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Gaelic Language

The future of Scottish English depends on the degree to which Scots go on using their version of an international language. The future of Gaelic, Scotland's second language, depends purely on whether people speak it or not. It is a completely separate tongue, with its unique vocabulary and grammar, as different from English as are Greek or Polish. But it is in trouble, despite a recent revival in interest. What was a thousand years ago the speech of Scotland's kings has now dwindled to the extent that less than 2 percent of the nation's inhabitants speak it.

The stronghold of Scottish Gaelic--which is closely related to, but quite distinct from, Irish Gaelic--is in the northwest Highlands and in the Western Isles, although large numbers of native speakers live in the Central Belt, especially in Glasgow (over ten thousand). The highest concentration of all occurs on the island of Lewis in the Outer Hebrides. The largest town there, Stornoway, is the base for the civic authority, the Western Isles Council (Comhiairle nan Eilean in Gaelic) and the true capital of the Scottish Gaelic-speaking world. Stornoway is the only town where you are likely to hear the language spoken regularly in the street. But even in the rural hinterland, one person in ten has no fluency in it.

Gaelic (pronounced "Gallic" by English-speaking Scots) is taught in schools in the area, and many children still learn it from their parents. But as Donald Maciver, Gaelic-speaking editor of the Western Isles' weekly newspaper, admitted in 1987, the steady decline in the number of speakers has not been halted: "The reality of it is that the kids in the village who once spoke Gaelic don't nowadays. English is the language of the playground."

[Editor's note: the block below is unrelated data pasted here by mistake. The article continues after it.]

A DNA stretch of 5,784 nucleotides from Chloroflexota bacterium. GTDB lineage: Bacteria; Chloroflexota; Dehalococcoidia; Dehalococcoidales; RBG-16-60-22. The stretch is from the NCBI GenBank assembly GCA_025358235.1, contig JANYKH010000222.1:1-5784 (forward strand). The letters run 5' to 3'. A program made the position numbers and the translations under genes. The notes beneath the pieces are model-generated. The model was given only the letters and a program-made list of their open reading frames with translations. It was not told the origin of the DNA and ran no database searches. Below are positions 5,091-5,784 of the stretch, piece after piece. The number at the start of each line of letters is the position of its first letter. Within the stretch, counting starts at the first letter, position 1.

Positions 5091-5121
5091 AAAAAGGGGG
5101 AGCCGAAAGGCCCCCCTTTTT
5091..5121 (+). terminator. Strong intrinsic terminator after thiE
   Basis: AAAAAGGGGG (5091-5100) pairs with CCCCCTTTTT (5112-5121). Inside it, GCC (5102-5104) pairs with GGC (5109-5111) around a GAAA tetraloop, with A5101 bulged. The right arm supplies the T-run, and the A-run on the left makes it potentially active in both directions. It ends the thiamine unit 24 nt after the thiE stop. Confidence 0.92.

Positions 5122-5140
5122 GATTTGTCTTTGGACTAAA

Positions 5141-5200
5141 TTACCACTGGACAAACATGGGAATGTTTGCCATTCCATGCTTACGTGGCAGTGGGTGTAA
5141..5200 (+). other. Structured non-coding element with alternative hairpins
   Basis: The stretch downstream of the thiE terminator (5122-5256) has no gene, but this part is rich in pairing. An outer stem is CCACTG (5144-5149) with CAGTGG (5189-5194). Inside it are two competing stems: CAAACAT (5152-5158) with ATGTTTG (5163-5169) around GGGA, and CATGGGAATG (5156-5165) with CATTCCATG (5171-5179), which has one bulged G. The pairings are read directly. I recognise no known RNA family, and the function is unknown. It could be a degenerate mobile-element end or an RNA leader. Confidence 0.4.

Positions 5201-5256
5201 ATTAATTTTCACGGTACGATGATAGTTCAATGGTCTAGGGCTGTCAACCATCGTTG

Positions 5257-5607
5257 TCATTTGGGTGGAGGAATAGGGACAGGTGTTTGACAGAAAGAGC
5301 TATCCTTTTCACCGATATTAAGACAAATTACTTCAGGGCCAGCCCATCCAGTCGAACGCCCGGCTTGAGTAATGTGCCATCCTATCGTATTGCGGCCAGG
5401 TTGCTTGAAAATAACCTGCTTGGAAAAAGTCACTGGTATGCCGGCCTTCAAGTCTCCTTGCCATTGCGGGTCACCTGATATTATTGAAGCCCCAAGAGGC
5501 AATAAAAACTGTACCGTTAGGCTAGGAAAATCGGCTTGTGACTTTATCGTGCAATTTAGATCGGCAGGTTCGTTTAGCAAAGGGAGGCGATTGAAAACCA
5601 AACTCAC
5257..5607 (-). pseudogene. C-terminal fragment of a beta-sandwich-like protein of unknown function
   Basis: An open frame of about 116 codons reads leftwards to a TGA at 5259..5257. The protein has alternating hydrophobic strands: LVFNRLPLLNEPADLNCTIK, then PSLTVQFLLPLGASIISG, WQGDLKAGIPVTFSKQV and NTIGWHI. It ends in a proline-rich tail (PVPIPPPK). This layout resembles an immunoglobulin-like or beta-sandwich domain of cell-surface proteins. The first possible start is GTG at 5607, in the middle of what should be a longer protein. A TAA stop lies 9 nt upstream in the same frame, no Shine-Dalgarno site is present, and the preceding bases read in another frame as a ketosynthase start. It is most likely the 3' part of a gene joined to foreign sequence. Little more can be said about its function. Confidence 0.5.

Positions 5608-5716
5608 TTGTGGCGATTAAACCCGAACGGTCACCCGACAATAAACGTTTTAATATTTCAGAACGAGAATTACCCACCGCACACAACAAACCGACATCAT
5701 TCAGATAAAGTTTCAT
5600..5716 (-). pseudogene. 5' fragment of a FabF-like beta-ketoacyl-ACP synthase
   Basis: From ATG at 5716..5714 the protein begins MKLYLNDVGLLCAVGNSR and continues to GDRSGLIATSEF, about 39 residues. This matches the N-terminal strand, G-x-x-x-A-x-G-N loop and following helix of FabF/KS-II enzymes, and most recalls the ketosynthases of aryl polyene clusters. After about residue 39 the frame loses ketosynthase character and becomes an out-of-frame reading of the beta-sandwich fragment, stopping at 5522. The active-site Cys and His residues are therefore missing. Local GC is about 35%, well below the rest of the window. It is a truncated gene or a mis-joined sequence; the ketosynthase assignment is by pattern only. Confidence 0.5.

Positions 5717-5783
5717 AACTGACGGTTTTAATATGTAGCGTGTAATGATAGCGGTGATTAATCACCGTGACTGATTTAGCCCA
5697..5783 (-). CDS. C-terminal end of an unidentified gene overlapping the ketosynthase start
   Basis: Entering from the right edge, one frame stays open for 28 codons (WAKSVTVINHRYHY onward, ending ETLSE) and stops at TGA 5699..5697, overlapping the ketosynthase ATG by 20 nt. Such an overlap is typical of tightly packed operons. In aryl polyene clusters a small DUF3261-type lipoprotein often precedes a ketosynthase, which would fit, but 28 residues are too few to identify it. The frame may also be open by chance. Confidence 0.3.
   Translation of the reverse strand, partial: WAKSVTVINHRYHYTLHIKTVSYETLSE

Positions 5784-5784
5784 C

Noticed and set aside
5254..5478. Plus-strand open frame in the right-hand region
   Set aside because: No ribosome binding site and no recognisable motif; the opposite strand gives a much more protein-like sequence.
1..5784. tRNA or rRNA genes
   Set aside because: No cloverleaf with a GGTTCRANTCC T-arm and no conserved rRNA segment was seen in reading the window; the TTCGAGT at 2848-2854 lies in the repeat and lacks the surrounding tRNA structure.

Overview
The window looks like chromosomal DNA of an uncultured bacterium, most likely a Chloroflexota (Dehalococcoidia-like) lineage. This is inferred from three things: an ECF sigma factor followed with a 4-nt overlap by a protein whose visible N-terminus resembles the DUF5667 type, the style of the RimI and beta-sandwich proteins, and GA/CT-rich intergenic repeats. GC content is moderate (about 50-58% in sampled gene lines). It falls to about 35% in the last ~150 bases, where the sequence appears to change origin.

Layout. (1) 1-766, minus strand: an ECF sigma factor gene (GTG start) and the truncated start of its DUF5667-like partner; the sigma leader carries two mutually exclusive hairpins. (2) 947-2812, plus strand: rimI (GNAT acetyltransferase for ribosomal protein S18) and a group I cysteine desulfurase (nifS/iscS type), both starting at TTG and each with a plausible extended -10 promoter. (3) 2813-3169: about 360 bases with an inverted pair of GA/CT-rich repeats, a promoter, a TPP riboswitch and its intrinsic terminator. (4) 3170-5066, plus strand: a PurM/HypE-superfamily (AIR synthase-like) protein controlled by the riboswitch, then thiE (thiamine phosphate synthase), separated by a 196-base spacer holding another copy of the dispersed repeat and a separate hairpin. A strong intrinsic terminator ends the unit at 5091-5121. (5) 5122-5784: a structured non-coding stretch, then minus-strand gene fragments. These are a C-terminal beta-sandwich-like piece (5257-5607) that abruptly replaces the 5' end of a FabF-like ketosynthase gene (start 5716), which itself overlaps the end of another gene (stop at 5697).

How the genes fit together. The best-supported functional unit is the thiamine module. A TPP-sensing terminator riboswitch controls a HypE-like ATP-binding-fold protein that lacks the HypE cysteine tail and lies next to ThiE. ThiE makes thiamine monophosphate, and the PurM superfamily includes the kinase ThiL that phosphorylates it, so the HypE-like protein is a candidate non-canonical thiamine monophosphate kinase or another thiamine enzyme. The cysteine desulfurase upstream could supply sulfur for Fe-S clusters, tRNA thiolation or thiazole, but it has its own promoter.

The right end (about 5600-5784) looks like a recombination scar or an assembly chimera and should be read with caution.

Gaelic survives as a literary language, thanks to poets like Sorley MacLean, Derick Thomson and lain Crichton Smith. But efforts to bring it into the world of commerce, politics and technology are painfully difficult. Mr. Maciver's paper, the Stornoway Gazette, is published almost entirely in English. The council conducts its debates in English because there are always a few members who can't manage Gaelic. What steps the council has taken--changing all the name signs for towns and villages to Gaelic spelling, for example--often seem to run into obstacles. "Barvas" may be "Barabhas" on the new sign, but it's still Barvas on every available map.

Envious eyes are cast southward to the United Kingdom's other Celtic state-within-a-state, Wales. The Welsh, with hundreds of thousands of native speakers, have their own TV channel. Some Highlanders and Islanders believe more Gaelic TV, beyond the few programs now broad-cast, would be just the tonic needed to give the language credibility among the young.

All Scots are familiar with scraps of Gaelic. Some words and phrases have passed into Scottish English, like slainte-mhath, a drinking toast, and ceilidh, a Highland-style evening of music, dance and drink. Besides, virtually every hill, mountain, river and loch north of the Central Belt has a Gaelic name. Translating these wild-sounding, hard-to-pronounce names into English can make the ancient Gaels less remote to us: They did no more to make themselves feel at home than the early American settlers who christened Little Rock and Salt Lake City. Beinn Dearg, for instance, means Red Mountain; Drumochter, where the main road between Perth and Inverness crosses a high pass, should really be Druimuachdair, meaning Summit Ridge; Loch an Eilean is Island Loch.

But as far as global English is concerned, Gaelic has contributed just one common word by which it can be remembered, particularly in the advertising agencies and campaign offices of the world: "slogan," originally sluagh ghairm, the war cry of the Highland clans.

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